Reiterating the forward to this post, this is based on our own observations and knowledge, and these are informed by what we have seen and read – we are neither academics nor professional commentators. But, as we sincerely desire to acquire and to present as accurate a picture as possible, we welcome objective comments and contributions that both support and question our observations. Any such insights will be incorporated into the post.

Much of what I have written is covered in this illuminating report by the Jerusalem Centre for a Public Affairs published in November 2015 (the picture gallery is an eye-opener): Luxury alongside poverty in the Palestinian Authority

See also: https://en.m.wikipedia.org/wiki/West_Bank

Photographic Postscript: every picture tells a story

Palestinian developer and billionaire Munib al Masri, so-called “Duke of Nablus” built himself a mansion atop a hill overlooking Nablus. That’s his personal mosque up there. Some locals say he could’ve built one for them in the city instead.

Al Misri's mosque

Al Masri’s mosque

New high-rise buildings look down on a billboard honouring a young shahi-d or martyr.

Those who can, invest. Those who cannot, become martyrs.

Those who can, invest. Those who cannot, become martyrs.

Afterword : The Duke of Nablus and his kin

Relatives Municipal al Masri include his cousin and fellow billionaire, Arab Bank and Paltel chairman Sabih al-Masri, and nephews, developer Bashar Masri, and Jordanian former prime minister Taher al-Masri. The Masris would appear to be the Palestininian Authority’s development choice, and also, Israel’s.

http://www.spiegel.de/international/world/dream-of-a-palestinian-tiger-boom-times-in-the-west-bank-a-759046.html
http://www.bbc.com/news/magazine-31154138
http://cnsnews.com/news/article/us-govt-funding-313m-mortgages-palestinians-west-bank
https://en.m.wikipedia.org/wiki/Munib_al-Masri
https://en.m.wikipedia.org/wiki/Bashar_Masri

 

 

Pity the nation that is full of beliefs and empty of religion

I was inspired to write this post on viewing the video below, a harrowing picture gallery of the Bosnian War, the bloodiest but not the last of the Wars of the Yugoslav Succession. I was reminded  of the iconic Lebanese poet Khalil Gibran’s poem, Pity the Nation,  a sardonic and incisive take on the politics of his time and his homeland. It is chilling in its prescience with regard to contemporary politics in the Middle East and indeed, much, much closer to home on in our liberal democracies where les mots de jour, and indeed, des temps are ‘populism’ and ‘post-truth’,  where allegations of ‘alternative facts’ and ‘fake news are ubiquitous and duplicitous, and where, in a milieu of fear, anger and loathing, intolerance and ignorance appear to be on the rise.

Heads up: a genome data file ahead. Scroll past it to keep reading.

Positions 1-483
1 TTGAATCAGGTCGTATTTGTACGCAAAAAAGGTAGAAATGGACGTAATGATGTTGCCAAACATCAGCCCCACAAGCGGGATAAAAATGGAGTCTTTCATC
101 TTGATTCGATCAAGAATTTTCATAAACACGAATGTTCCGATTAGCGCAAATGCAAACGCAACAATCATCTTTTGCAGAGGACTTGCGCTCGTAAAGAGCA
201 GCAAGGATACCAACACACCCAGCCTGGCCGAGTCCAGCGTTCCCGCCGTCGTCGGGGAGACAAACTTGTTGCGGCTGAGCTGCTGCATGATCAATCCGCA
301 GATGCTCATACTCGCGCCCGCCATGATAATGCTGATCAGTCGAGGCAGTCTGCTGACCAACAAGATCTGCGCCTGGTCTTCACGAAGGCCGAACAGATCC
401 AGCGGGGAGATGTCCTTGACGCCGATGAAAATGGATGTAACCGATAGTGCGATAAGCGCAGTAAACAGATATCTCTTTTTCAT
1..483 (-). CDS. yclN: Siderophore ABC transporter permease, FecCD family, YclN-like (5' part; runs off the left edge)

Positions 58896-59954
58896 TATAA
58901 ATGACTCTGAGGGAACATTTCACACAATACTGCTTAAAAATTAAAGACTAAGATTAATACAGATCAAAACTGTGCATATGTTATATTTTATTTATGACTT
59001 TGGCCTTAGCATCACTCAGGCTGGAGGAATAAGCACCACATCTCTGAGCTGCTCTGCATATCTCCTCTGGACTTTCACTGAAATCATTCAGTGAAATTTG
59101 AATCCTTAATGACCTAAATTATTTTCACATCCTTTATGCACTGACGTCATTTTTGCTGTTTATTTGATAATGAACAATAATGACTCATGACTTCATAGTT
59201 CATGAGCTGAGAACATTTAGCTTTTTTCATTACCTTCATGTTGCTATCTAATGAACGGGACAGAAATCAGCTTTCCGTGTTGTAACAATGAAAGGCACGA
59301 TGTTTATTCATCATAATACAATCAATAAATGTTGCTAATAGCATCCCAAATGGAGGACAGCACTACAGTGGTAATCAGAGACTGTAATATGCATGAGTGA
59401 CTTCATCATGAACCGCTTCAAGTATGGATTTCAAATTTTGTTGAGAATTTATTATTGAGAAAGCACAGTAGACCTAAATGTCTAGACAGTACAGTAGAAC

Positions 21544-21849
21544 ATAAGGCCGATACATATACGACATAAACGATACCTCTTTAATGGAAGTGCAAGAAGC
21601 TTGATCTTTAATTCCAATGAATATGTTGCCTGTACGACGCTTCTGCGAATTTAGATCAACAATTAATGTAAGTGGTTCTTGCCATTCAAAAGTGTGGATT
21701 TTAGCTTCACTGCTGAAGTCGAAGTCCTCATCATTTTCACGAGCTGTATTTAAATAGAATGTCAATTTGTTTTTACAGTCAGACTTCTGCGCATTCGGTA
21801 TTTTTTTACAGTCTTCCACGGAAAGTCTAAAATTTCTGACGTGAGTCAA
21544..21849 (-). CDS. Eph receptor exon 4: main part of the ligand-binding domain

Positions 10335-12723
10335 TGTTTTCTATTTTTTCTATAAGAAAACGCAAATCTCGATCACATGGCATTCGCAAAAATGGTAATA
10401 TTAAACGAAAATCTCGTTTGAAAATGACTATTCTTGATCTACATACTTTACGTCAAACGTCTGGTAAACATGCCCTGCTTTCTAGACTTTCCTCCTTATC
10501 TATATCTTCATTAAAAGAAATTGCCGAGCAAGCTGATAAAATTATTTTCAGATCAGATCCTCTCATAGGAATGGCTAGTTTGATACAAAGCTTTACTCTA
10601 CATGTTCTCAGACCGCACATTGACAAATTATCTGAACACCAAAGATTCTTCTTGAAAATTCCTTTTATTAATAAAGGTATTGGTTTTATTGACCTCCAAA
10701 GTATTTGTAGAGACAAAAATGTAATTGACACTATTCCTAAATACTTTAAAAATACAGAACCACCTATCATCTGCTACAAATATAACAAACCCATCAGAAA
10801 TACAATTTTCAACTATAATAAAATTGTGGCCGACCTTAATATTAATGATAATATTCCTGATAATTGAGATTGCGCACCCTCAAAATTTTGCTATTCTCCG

Today, in America, 1984 and The Handmaid’s Tale are best-sellers, and doubtless, as resignation and surrender sink in, Fahrenheit 451 and Catch 22 will catch on with intellectually and numerically inclined. The one is the temperature at which paper burns (“Remember, the firemen are rarely necessary. The public itself stopped reading”), the other, the mother of all vicious circles. The 22 was meant to be 18, but Joseph Heller was gazzumped by Leon Uris’ holocaust melodrama Mila 18  (which I do happen to like).

I was also reminded of a book of the same name. In Pity the Nation, his tombstone of a book about Lebanon’s civil war, and Israel’s intervention therein (inspired by Gibran’s poem, and by the fact the he has been a resident of Lebanon for going on half a century), the redoubtable British  journalist Robert Fisk writes of a Lebanese doctor, Amal Shamaa: “I had to take the babies and put them in buckets of water to put out the flames. When I took them out half an hour after, they were still burning. Even in the mortuary, they smouldered for hours”. “Next morning”, Fisk continues, “Amal Shamaa took the tiny corpses out of the mortuary for burial. To her horror, they again burst into flames”. Such is the effect of phosphorous shells on mortals. Made in America, used on Arabs, by Jews. But it happens anywhere and everywhere, inflicted by anyone on everyone.

And that, is in essence, the underlying message of Gibran’s poem, published posthumously after his death in 1931.

Pity the nation that is full of beliefs and empty of religion.
Pity the nation that wears a cloth it does not weave
and eats a bread it does not harvest.

Pity the nation that acclaims the bully as hero,
and that deems the glittering conqueror bountiful.

Pity a nation that despises a passion in its dream,
yet submits in its awakening.